diet that there was no occasion for
excuses, for it is doubtful it lie could
have better pleased his hearers if he
had devoted ever so much time to
preparation.
Mr. West spoke a volume of truth
when he said that vi th the two chief
officers of Pensacola's Chamber ol
Commerce with us, we might well
consider that we had the whole ot
'eiasa.- ith aus.
The Buoy regrets that space will
not permit a full report of all three
of these addresses, They would form
a chapter in the history of St. An-
drews Bay well worth preservation.
The barbecue followed the speak-
ing, aud the hungry multitude soon
made way with the stacks of elegant-
ly roasted" meat and other provisions,
which were relished by all.
There seemed to be no relish for
games after the rich hliterary treat,
and that feature of the celebration
gave way to the social commingling
of neighbor's and friends many of
whomi have no opportunity lor coming
together except on occasions like this.
The managers of the Panama City
celebration deserve no limit to the
thanks due them for providing so
pleasant an entertainment. and eve:y
ouone will wish them a crowning snuc-
cess with their embryo city.


A Tragic Finish.
A watchman's neglect permitted a
leak in the great North Sea .Dyke,
which a child's finger could have stop-
ped, to become a ruinous break, devast-
ating an entire province of Holland, In
like manner Kenneth Melver, of Vance-
boro, Me., permitted a little cold to go
unnoticed until a tragic finish was only
averted by Dr. King's New Discovery.
He writes: "Three doctors gave me up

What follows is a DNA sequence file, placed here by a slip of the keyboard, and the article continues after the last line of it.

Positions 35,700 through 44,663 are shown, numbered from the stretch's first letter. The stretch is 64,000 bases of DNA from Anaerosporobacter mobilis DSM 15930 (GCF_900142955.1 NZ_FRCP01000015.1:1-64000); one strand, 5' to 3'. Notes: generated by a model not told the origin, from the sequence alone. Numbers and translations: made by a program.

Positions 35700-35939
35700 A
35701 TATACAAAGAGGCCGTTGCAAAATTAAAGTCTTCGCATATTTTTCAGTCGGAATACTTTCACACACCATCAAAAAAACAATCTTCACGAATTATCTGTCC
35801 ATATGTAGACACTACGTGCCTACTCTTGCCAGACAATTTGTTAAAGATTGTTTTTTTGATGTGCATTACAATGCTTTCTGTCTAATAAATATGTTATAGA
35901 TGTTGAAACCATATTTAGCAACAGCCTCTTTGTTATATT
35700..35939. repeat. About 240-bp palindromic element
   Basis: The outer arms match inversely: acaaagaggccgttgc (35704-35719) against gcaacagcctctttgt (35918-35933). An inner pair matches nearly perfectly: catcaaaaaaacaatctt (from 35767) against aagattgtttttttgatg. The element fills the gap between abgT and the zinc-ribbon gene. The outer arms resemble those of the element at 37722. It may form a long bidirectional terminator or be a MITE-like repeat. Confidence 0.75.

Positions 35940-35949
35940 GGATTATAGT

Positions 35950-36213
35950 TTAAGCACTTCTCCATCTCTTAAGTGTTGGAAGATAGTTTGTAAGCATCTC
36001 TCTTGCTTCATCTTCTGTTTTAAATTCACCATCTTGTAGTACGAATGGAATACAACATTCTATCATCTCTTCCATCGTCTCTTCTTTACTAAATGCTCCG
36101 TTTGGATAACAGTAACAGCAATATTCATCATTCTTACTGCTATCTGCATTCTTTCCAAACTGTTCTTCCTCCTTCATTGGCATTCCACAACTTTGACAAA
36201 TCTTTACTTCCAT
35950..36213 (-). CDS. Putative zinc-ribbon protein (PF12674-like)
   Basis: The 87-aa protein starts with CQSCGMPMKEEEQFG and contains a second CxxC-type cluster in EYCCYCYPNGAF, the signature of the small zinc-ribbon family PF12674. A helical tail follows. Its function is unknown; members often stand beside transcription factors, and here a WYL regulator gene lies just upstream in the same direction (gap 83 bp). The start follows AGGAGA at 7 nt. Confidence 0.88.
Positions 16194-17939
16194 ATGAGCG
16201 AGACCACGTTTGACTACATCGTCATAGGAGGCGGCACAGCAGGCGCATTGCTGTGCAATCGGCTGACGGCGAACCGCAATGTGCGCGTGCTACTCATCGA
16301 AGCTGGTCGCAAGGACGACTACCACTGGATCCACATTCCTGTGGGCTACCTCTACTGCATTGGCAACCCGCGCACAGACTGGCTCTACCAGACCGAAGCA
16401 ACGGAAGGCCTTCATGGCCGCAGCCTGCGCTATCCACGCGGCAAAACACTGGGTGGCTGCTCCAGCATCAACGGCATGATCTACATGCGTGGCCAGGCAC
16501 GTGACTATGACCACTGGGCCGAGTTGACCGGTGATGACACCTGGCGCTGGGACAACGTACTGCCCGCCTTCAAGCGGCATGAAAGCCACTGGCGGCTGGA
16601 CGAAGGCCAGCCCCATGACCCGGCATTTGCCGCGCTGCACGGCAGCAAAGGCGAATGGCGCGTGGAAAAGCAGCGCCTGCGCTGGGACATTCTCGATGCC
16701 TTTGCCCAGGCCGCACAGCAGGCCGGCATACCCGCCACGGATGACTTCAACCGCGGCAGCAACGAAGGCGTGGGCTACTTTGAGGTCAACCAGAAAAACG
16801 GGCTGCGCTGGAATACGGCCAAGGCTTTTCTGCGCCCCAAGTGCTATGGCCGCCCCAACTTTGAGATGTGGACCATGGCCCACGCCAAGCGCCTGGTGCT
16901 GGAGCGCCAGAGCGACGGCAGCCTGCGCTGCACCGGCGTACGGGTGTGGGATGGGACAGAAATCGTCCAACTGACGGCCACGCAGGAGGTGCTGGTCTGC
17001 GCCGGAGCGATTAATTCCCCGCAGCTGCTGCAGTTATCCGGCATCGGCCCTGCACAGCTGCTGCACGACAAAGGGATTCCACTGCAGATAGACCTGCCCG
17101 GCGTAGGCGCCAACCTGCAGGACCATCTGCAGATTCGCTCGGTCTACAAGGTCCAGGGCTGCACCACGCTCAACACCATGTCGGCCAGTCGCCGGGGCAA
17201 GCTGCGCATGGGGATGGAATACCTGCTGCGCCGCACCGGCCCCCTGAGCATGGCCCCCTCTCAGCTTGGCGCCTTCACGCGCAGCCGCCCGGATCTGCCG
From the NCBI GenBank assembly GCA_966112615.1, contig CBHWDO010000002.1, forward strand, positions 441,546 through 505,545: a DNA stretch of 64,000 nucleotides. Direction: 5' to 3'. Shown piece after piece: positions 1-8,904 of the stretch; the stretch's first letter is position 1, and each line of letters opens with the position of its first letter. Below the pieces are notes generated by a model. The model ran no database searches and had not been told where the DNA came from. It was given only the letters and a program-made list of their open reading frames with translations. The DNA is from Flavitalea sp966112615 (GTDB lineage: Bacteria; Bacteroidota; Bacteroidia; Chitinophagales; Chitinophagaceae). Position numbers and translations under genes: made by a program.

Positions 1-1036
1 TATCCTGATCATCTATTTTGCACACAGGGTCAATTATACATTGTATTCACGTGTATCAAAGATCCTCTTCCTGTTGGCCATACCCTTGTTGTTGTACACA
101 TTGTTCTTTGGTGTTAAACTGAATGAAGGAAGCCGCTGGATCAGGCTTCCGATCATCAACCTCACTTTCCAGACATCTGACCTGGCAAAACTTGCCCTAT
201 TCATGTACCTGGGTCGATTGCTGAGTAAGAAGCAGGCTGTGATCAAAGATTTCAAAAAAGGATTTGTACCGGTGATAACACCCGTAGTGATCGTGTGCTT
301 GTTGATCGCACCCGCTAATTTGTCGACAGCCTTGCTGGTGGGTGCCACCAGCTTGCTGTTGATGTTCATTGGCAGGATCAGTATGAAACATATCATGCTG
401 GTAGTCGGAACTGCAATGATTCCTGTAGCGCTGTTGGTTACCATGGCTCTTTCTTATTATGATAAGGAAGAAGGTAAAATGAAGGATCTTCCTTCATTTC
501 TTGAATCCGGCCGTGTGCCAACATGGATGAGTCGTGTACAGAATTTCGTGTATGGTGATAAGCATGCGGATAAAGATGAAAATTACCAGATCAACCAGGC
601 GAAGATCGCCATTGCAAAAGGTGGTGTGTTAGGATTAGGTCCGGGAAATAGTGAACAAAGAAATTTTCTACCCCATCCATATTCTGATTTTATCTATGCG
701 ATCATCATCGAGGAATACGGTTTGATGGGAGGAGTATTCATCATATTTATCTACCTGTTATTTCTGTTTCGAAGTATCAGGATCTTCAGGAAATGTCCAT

to lie of lung !inflammation, caused by
a neglected cold; but Dr, King's New
Discovery saved my life." Guaranteed
best cough and cold cure, at A. H.
Brake's store. 50c and $1; Trial bot-
tle free.
T'he Tynrat Doetor.
Human nature is beginning to revolt
at what It calls "that modern tyrant"
the doctor, for it is a fact, and rather a
sad one, that doctors have got the upper
hand of us In these days; that when we
are ill we go through medicinal tor-
tures and when we are well we endure
a preventive system hardly less weari-
some and p.ainful. The truth of It is we
are all become faddists, and the doc-
tors are the very worst ones.-Lady
Phlyllis In London Bystander.








quality. When your father planted
Ferry's, they were the best on the
market, but they have been Improv-.
Ing ever since. We are experts in
flower and vegetable seeds.
1900 Seed Annual, beautifully lusna
treated, free to all applicants.
D. M. FERRY & CO.,, Detroit, Mich.


Won by Failing.
"What books have benefited you
most?" the young reporter inquired of
the fabulously rich man.
"Law books," the Croesus promptly
replied. "My father intended me for
a lawyer, but I failed to pass my ex-
amination, and now I'm worth fifty
millions."-Cleveland Leader.

Right
"I know one place where a man's
good name doesn't count."
"Where can that be?"
"On an umbrella."-American Spec-
tator.


E. W. MASKER,


PHOTOGRAPHS,


PORTRAITS, VIE WS AM)
G tiOUP8.

The Diseovery of Electro Gilding.
The experiments which led to the
discovery of the method of electro gild-
ing were made in a cell at the citadel
of Magdeburg, in which place, on ac-
count of his participation in a duel,
young Slenslep was at the time a pris-
oner, the chemicals and apparatus em-
ployed being procured and smuggled
into the fortress by a friendly chemist
of the town. In the second place, it
wa.s the sale of the patent rights in
this invention in England which sup-
plied the brothers Werner and William
with the necessary funds to carry on
.heir experiments and so helped to lay
he foundation of the important firm;
-f Siemens & Hals!;< i Germany annI
Alpine s Bros. In England.
Thousands Have Kidney Troubl(
and Don't Know it.
How To rind Out.
Fill a bottle or common glass with youi
-, sediment or set-
tling indicates an
S 0 unhealthy condi-